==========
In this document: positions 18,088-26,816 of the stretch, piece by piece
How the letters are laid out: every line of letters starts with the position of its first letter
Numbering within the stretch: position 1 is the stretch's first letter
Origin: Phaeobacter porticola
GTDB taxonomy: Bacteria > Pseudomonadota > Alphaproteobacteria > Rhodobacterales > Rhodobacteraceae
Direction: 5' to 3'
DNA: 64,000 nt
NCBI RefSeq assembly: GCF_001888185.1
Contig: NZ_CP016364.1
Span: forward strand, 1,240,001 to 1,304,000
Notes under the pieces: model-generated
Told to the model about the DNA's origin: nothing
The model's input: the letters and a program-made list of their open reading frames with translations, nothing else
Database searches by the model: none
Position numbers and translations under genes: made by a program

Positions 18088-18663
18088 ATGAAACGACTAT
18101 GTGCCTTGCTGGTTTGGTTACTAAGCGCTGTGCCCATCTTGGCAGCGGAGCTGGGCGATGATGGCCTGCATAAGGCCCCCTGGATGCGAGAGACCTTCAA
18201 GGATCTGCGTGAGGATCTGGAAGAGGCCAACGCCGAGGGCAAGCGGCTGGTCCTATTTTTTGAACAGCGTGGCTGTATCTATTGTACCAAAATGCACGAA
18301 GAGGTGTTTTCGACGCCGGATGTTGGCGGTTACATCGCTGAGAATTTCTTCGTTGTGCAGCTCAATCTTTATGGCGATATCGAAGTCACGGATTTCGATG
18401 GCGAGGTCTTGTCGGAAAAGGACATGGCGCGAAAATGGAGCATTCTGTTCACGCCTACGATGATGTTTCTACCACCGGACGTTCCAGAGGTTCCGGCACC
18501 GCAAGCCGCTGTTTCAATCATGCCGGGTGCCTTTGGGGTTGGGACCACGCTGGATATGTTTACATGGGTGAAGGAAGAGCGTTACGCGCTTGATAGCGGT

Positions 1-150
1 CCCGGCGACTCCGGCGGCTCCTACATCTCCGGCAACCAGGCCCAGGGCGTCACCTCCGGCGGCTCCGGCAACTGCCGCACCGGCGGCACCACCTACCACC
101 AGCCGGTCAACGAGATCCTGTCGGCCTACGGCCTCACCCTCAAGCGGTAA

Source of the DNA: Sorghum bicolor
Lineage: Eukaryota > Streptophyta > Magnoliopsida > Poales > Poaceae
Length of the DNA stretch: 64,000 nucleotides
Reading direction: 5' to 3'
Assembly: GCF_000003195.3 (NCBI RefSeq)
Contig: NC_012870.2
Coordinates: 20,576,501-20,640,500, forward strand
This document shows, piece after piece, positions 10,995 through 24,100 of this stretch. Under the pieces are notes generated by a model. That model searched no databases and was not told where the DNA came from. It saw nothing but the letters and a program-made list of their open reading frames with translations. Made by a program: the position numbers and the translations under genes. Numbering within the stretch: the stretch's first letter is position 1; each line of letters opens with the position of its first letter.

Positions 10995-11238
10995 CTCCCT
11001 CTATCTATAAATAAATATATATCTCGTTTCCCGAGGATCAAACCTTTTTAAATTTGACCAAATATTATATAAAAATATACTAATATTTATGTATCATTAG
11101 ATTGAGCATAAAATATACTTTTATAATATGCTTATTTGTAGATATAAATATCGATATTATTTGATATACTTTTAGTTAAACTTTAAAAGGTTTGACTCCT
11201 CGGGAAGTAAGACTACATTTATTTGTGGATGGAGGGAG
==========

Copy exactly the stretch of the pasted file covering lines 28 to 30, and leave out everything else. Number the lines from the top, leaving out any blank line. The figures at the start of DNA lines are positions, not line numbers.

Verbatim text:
Length of the DNA stretch: 64,000 nucleotides
Reading direction: 5' to 3'
Assembly: GCF_000003195.3 (NCBI RefSeq)